Two illustrious Internet audiences, the Web’s leading authorities on online security and the leading practitioners of advanced search engine marketing, descended on Seattle last week. What the two groups had in common was a bright line between White Hat “best practices” and stealthy Black Hat maneuvers, although which tactics were being censured and which advocated was sometimes in question.
The AOTA Summit 2008 attracted the chief security advocates for Microsoft, Avenue A | Razorfish, eBay, PayPal,. the Interactive Advertising Bureau, the FBI and the White House, along with Wash.-state attorney general Rob McKenna and Craig’sList founder Craig Newmark. The theme, “”Reaching the Tipping Point: The Future of Online Trust” was based on instilling consumer confidence.
Craig Spiezle, director of the Authentication and Online Trust Alliance which organized the event explained that spam is a tactic of choice for many criminals working online.
“There’s a big proportion of mail today that is spam,” he said. “Just by opening up a mail, there’s a potential your unprotected user or unprotected PC could have malware loaded on their machine.”
“There’s another whole area of corrupting and comprising ad servers today …You see an ad, you click on a link and you actually are taken to site that tries to get malware on you,” he said.
That illicit tactic overlaps with a concept analyzed at SMX Advanced and known in the search engine world as “cloaking,” where a link you clicked on to reach a particular goal did not lead to the destination you had in mind. In the search example, the content of the destination site was withheld or misdirected by the search engine spider. Advanced search marketers are conflicted about the relative degree of risk that a search engine like Google will allow or find acceptable. Some to try and eke out an extra advantage for their Website’s visbility.
In a lively discussion post about the relative value of “dark side” tactics at a search conference, organizer Danny Sullivan was apologetic, “The conference had content that was far more blackhat that I would have liked to have seen. It had content I was embarrassed to see presented, because it is not about the type of SEO I’d like people to learn or know about.”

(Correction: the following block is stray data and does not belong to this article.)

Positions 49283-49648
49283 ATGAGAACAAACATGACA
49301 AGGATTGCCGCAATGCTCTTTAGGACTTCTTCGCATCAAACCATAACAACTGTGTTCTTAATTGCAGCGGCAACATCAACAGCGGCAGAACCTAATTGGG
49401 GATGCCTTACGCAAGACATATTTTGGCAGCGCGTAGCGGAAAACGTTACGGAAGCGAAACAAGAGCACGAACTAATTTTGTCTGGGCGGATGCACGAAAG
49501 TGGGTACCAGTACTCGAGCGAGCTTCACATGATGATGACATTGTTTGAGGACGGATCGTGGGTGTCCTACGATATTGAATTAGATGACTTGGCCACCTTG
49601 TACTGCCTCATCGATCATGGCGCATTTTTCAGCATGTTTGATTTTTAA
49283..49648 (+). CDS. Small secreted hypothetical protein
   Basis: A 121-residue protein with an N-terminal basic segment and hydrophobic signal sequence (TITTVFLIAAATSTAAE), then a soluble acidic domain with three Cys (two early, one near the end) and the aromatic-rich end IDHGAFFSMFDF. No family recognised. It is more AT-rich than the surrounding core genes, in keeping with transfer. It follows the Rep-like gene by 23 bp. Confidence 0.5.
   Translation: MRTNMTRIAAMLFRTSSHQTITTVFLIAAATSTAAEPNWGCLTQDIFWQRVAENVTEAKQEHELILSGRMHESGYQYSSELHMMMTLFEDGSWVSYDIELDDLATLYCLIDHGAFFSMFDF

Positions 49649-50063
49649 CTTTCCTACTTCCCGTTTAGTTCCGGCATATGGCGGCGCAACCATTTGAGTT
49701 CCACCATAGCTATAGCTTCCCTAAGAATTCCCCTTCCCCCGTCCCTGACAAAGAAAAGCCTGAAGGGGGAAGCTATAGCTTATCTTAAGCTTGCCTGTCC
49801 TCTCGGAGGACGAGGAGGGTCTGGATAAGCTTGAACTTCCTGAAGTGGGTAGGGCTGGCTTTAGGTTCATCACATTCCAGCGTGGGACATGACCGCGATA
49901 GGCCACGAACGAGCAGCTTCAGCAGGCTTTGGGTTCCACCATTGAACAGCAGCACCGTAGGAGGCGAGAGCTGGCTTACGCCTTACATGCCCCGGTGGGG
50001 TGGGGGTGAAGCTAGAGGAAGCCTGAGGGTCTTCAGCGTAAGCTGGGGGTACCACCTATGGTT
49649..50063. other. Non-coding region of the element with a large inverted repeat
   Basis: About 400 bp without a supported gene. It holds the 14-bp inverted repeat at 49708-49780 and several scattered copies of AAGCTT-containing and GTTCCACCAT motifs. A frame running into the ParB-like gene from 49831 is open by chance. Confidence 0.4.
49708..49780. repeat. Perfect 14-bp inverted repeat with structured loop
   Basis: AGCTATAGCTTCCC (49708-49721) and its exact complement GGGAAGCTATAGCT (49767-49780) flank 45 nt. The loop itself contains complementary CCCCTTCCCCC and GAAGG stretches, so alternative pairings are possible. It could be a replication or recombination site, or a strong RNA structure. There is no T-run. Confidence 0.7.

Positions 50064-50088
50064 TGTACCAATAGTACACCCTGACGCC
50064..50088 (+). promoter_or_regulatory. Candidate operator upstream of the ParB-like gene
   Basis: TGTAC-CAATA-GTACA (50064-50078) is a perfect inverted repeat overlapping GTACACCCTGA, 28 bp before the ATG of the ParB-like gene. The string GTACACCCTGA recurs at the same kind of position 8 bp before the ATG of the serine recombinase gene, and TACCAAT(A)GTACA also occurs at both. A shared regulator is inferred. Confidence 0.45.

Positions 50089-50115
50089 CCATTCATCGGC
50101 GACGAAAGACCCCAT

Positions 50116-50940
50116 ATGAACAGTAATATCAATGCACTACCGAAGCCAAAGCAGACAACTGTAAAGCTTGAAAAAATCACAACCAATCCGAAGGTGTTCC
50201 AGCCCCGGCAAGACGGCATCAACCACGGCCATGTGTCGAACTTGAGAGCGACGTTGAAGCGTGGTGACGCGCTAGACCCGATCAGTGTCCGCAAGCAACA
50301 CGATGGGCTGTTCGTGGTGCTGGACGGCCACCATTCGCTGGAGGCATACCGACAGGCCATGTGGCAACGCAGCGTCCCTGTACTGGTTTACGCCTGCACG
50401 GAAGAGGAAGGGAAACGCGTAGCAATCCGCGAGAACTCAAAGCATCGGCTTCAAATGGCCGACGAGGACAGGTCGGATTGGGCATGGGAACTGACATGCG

Having said that, many conference goers appreciated learning more about the black arts of search. They learned what to look out for from competitors, while being amused by the pure entertainment value of the aggressive, and sometimes brutally effective, “overnight sensation” power of the black hat tactics being discussed.
SEO pundit Michael Gray was outspoken, “If Google were Hostess Twinkies, they would take up 90% of the shelf space in your local super market. Sure you could always stop by the bakery and pick up yestedays day old Yahoo bagels or the produce department and pick up that crazy [MSN] fruit that they keep changing the name of, but you’d still be tripping over pop up displays of Twinkies in every aisle.
“Corporations shouldn’t make the rules in any industry, but in our world they do, and it’s even worse that it’s not even multiple companies but just one. It’s not about right or wrong, it’s about Google’s way or everything else. “ .[24×7]
AskMe Corp. Merges with Japan’s REALCOM
AskMe Corporation has been acquired by REALCOM Inc., a leading provider of content and knowledge management services and solutions. Based in Japan, REALCOM is listed and publicly traded on the Tokyo Mothers stock exchange. Under the terms of the agreement AskMe will remain based in Seattle, WA as a subsidiary of REALCOM Inc.
AskMe Enterprise has been deployed by a robust list of blue chip companies that include Procter & Gamble, Novartis, Timken, Pratt & Whitney, Gerber, PTC, and others.
The two companies have begun executing integrating operations, technologies and development teams to ensure a smooth transition and immediate value for customers, partners and investors. AskMe will soon integrate their product roadmap along with increased product investments to build upon the success of the AskMe Enterprise “Azo” release to innovate further in the Enterprise 2.0 marketplace. Udai Shekawat will assume the role of chief operating officer of REALCOM’s US operation and Anil Kumar remains as Vice President of Field Operations. “You keep one foot in front of the other,” Shekawat said. “If you had talked to me in 1999, I never could have told you it would have worked out this way. But you keep plugging away.” [24×7]